PositiveThe New York Times Book ReviewMendelsohn is either one of the great critics of our time or an unregistered cultural lobbyist sent from Mount Olympus ... His ambitious project is not to resuscitate the classics but to remind us, as he put it in an earlier collection, that no such \'mausoleum of culture\' exists ... The long and searching essay is a powerful tool for those who can make use of the space. Within it, Mendelsohn assumes different roles. Judgment is important but not the sole purpose. Some of the finest moments in this collection emerge when he examines our misinterpretations ... Mendelsohn takes pleasure in outlining new theories, demonstrating the vitality of ancient poetry as it makes its arduous journey through the centuries, surviving fires, floods, critics and \'disapproving church fathers\' ... his assessment is forensic and revelatory ... Pans are necessary, and the burden is noticeable in each negative Mendelsohn review — not in the prose itself but in the evident lengths to which he has gone to familiarize himself with the author’s previous works ... It’s a rare fairness.
PositiveThe New York Times Book Review\"In The Patch, [McPhee] again shamelessly employs his go-to strategy: crafting sentences so energetic and structurally sound that he can introduce apparently unappealing subjects, even ones that look to be encased in a cruddy veneer of boringness, and persuade us to care about them. He’s been working this angle since the 1950s; it’s a good thing we’re finally onto him now ... McPhee finds surprising poetry in the material at hand, as in his list of found golf balls emblazoned with the names of mutual funds ... The Patch is just another chapter in an ongoing memoir of generous curiosity ... About the only essay in this collection that McPhee can’t elevate is an account of an N.C.A.A. lacrosse game pitting the University of Denver against Syracuse.\
PositiveThe New York Times Book ReviewIf the title conjures polite restraint, the novel itself is reliably free-flowing. And why not? Carey is once again in his happy place, Australia’s past, this time the 1950s, where he’s free to fill the text with all the evocations he savors as an expat ... As usual with Carey, the voices lead. His narrators are voluble and digressive ... Carey sets an impressive and enjoyable goal of reaching the finish line. Characters, like dead spark plugs, like a twisted fender, get kicked aside, killed off, even when the early chapters hint at depth and promise ... With all its inventive momentum, all its pleasurable beats, the fast pace of the race, the scenery unfurling, the novel ends up far from where it started, in a place of historical reckoning and colonial guilt.
RaveThe New York Times Book ReviewThis is what you get with Shepard’s short stories — weight and validity, lingo and precision, so that men haven’t just worked on a train, they’ve 'humped as gangers.' His stories come bearing enough unimpeachable detail to ensure they never sink into the mush of a half-baked world ... This approach gives the individual stories heft and the collections a dizzying range. In the latest book, we’re plunged into the cold waters of the Atlantic, lifted into an ocean of air via balloon and even left to winter on a sea of groaning arctic ice. Shepard doesn’t want to scrutinize the social facets of a village à la Alice Munro, nor is he interested in Mavis Gallant’s tactic of using stories to explore variations on a single life. He wants the entirety of the world, with no era out of bounds ...Shepard’s quick character sketches have been honed over four previous collections, but what impresses is his ability to convey compressed, cinematic action. He knows when to pop rivets and bend structures, add histrionics as well as saltwater stoicism ... if some of the stories exhibit a weakness, it’s when this shoptalk overwhelms. I was reminded at times of crowd scenes in epic historical films in which each extra is frantically engaged in some verifiably accurate activity — even though the details are true, the great cumulation gets to be too much ... Although Shepard’s beautifully researched creations inhabit different eras, his basic point is made and remade. Before you ship out, before you submerge your submarine or unleash your balloon, cherish every bit of warmth and respite, every gesture of love.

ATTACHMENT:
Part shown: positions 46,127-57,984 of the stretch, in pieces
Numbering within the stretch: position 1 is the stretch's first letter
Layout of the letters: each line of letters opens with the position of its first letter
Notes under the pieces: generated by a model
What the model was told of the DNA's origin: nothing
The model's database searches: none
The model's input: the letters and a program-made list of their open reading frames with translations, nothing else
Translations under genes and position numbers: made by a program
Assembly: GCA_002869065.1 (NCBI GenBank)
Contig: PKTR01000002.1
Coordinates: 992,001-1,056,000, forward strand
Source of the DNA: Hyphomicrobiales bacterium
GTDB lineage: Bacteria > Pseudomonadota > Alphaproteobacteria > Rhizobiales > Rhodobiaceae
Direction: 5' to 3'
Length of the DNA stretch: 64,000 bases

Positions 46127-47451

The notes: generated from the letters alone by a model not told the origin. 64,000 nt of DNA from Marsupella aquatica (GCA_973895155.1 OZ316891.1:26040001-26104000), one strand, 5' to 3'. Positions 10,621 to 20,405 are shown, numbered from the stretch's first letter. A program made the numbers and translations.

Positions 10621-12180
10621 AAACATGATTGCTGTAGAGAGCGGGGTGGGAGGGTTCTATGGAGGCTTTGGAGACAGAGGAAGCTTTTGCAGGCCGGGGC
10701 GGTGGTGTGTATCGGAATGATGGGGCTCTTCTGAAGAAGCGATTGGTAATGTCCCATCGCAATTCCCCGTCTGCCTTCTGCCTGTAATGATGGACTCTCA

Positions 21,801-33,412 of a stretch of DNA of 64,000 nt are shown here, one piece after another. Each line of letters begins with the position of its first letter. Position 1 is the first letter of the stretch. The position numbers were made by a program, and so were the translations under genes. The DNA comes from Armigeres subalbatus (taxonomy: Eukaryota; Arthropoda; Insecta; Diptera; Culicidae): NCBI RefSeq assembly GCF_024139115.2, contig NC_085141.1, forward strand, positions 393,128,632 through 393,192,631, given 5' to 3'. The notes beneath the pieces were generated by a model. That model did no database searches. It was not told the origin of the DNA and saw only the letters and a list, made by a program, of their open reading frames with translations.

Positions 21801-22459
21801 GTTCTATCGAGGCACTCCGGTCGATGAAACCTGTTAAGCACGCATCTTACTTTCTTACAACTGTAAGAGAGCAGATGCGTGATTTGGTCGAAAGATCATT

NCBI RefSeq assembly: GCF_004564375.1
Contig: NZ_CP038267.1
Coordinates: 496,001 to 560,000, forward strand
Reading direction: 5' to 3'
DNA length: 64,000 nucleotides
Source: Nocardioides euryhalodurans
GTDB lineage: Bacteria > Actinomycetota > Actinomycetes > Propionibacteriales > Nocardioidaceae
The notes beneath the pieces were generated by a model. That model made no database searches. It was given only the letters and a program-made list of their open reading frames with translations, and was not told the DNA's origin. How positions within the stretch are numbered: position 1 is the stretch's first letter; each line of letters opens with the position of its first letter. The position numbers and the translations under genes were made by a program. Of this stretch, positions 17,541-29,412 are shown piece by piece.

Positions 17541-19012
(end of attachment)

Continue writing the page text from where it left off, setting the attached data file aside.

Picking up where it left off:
PositiveThe New York Times Book ReviewSolzhenitsyn this is not. The frost gathers outside, but the book proceeds with intentional lightness. The tone is generally not far removed from the Fitzgeraldian tributes of Towles’s first novel, Rules of Civility ... Although its style is never overbearing, the Metropol is imbued with a sense of idiosyncratic wonder. Listen closely and you might hear a Wes Anderson soundtrack playing down the hall ... Towles is a craftsman. What saves the book is the gorgeous sleight of hand that draws it to a satisfying end, and the way he chooses themes that run deeper than mere sociopolitical commentary: parental duty, friendship, romance, the call of home.
MixedThe New York Times Sunday Book Review“The Blue Guitar advances Banville’s lifelong project, pushes the world through his 'mesh of language.' It reveals new, opulent sentences. But if his story is set upon a sabotaged narrative scaffolding, the chiming beauty of all these sentences competes with another sound, an underscore of persistent wooden thunk.”